Wednesday, June 27

FOOD FOR THE SOUL AT THE BROOKS MUSEUM

Southern Foodways Alliance director John T. Edge and University of Mississippi filmmaker Joe York will present an exclusive screening of York's film "Above the Line: Saving Willie Mae's Scotch House" on Friday at 7 p.m. at The Memphis Brooks Museum of Art.

The film tells the story of the destruction of 91-year-old Willie Mae Seaton's award-winning Scotch House restaurant during Hurricane Katrina. In the past year and a half since the storm, a group of volunteers from the Southern Food Alliance, led by Oxford restaurateur John Currence, has worked to rebuild this New Orleans landmark.

The screening will be followed by a tasting of soul food provided by Gus's World Famous Fried Chicken and other local restaurants at the Brushmark restaurant.

Tickets are $10 for Brooks members and $20 for non-members. Advance reservations are strongly recommended and can be purchased online at brooksmuseum.org or by calling 901-544-6208.

Tuesday, June 26

KNOW ANYONE STILL DISPLACED AFTER KATRINA?

I'm trying to put together a series of stories on New Orleanians who are still not home nearly two years after Katrina. I'm interested in all sorts of people--those who want to come home and can't, those who have landed happily where they are, those who are unsure. The most important thing is that they have a good story and tell it well. My hope is to get on the road next month and visit the people and places with the best stories.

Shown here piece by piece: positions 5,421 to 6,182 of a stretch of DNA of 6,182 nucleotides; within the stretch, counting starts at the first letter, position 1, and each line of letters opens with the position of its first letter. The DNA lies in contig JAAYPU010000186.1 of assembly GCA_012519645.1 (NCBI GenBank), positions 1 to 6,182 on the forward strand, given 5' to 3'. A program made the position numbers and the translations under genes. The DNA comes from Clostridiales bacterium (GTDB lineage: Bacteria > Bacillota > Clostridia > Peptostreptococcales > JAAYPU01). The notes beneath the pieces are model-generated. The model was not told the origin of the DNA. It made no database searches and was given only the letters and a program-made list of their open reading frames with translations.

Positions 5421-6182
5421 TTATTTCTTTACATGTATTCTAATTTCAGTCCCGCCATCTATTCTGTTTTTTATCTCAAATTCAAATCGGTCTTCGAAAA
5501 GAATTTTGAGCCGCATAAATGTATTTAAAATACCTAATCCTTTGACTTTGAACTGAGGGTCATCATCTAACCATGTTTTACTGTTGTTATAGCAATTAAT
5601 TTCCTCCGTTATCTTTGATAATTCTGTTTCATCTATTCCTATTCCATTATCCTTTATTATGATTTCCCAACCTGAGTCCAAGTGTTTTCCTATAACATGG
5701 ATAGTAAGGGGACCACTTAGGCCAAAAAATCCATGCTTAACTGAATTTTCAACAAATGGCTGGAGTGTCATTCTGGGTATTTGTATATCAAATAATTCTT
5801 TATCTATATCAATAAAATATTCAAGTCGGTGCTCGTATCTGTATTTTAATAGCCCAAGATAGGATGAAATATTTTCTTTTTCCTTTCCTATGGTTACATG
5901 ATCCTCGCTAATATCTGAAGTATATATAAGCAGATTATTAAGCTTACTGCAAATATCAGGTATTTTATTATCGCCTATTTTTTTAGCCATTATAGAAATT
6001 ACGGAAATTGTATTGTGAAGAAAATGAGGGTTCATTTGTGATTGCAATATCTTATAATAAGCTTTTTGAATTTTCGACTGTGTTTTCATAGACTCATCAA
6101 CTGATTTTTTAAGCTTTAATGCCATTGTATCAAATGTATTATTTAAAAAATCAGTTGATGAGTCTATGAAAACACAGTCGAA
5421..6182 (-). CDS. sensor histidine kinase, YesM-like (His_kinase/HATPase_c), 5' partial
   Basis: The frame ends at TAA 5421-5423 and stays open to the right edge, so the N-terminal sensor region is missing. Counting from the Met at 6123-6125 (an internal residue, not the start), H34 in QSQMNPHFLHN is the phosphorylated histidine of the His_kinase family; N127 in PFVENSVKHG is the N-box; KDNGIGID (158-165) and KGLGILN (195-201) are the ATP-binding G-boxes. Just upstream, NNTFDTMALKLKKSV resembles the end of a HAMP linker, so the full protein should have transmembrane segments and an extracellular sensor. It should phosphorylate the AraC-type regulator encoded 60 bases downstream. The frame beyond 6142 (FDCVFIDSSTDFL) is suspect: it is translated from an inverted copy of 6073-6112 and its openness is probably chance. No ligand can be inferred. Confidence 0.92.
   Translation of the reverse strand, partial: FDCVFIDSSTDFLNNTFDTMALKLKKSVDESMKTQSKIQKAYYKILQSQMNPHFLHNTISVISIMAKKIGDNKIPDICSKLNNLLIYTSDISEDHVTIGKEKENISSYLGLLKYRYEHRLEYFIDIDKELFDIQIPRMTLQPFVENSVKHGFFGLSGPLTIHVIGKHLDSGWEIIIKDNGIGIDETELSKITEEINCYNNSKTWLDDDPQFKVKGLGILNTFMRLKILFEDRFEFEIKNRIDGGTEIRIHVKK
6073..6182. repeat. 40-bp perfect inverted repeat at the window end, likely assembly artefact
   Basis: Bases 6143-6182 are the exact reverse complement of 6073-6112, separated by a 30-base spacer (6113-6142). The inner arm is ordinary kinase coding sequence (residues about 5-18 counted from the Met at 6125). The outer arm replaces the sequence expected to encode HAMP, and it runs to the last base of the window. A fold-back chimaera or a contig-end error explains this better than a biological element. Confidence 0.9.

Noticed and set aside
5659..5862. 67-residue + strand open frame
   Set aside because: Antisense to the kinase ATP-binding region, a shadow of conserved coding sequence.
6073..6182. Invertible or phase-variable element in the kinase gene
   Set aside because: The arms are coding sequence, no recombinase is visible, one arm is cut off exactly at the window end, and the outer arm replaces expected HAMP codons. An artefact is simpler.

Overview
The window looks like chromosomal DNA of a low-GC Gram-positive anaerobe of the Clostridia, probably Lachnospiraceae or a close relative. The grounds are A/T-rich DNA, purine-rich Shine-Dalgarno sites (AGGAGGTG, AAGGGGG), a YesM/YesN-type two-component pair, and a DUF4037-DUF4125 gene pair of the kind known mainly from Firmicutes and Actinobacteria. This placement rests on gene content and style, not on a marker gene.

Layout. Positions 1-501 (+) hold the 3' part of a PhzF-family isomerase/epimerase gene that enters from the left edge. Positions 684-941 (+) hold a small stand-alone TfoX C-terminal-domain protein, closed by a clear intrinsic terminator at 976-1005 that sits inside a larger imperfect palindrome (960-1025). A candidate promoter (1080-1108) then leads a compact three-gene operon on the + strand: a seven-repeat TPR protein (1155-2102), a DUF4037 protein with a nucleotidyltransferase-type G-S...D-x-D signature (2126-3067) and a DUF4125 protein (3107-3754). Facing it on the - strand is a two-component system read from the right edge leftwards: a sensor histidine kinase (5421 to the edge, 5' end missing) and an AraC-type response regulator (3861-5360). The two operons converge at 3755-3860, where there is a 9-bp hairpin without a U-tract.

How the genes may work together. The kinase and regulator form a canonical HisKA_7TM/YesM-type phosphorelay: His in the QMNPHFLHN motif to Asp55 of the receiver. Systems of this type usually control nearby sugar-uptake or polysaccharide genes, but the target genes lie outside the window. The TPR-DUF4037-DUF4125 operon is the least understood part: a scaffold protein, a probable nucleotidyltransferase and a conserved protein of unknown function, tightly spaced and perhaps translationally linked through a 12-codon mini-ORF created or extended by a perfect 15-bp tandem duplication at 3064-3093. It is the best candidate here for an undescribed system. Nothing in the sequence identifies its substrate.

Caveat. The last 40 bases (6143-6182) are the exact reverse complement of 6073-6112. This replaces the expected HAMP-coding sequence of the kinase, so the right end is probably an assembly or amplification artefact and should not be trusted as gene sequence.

Do you know of any Louisianians who are still away? Do you have contact information on them? Or, do you know of any social service organizations in your area that had worked with our people and therefore might know how to locate folks in the diaspora?

Any leads you have would be greatly appreciated. E-mail sfamail@olemiss.edu with ideas.

--Lolis Eric Elie

Thursday, June 14

BOWEN'S ISLAND PROJECT ONLINE

In 2006, the year that Bowen's Island Restaurant celebrated its sixtieth anniversary, Robert Barber accepted a James Beard Award, honoring the place as an American Classic. Five months later, the restaurant that his late grandmother, May Bowen, started burned to the ground. What remained were the stories.

Sixty years of stories have been collected as part of the Bowen's Island Oral History Project. Our collection of interviews is a portrait of a place, painted by generations of family, loyal employees, and devoted customers.


Bowen's Island Restaurant reopened for buiness a few months after these interviews were conducted. Today, fresh oysters are being brought in from the marshes, new walls are ready to receive their marks, and new memories are being made.

Read the stories and step into the Bowen's Island state of mind.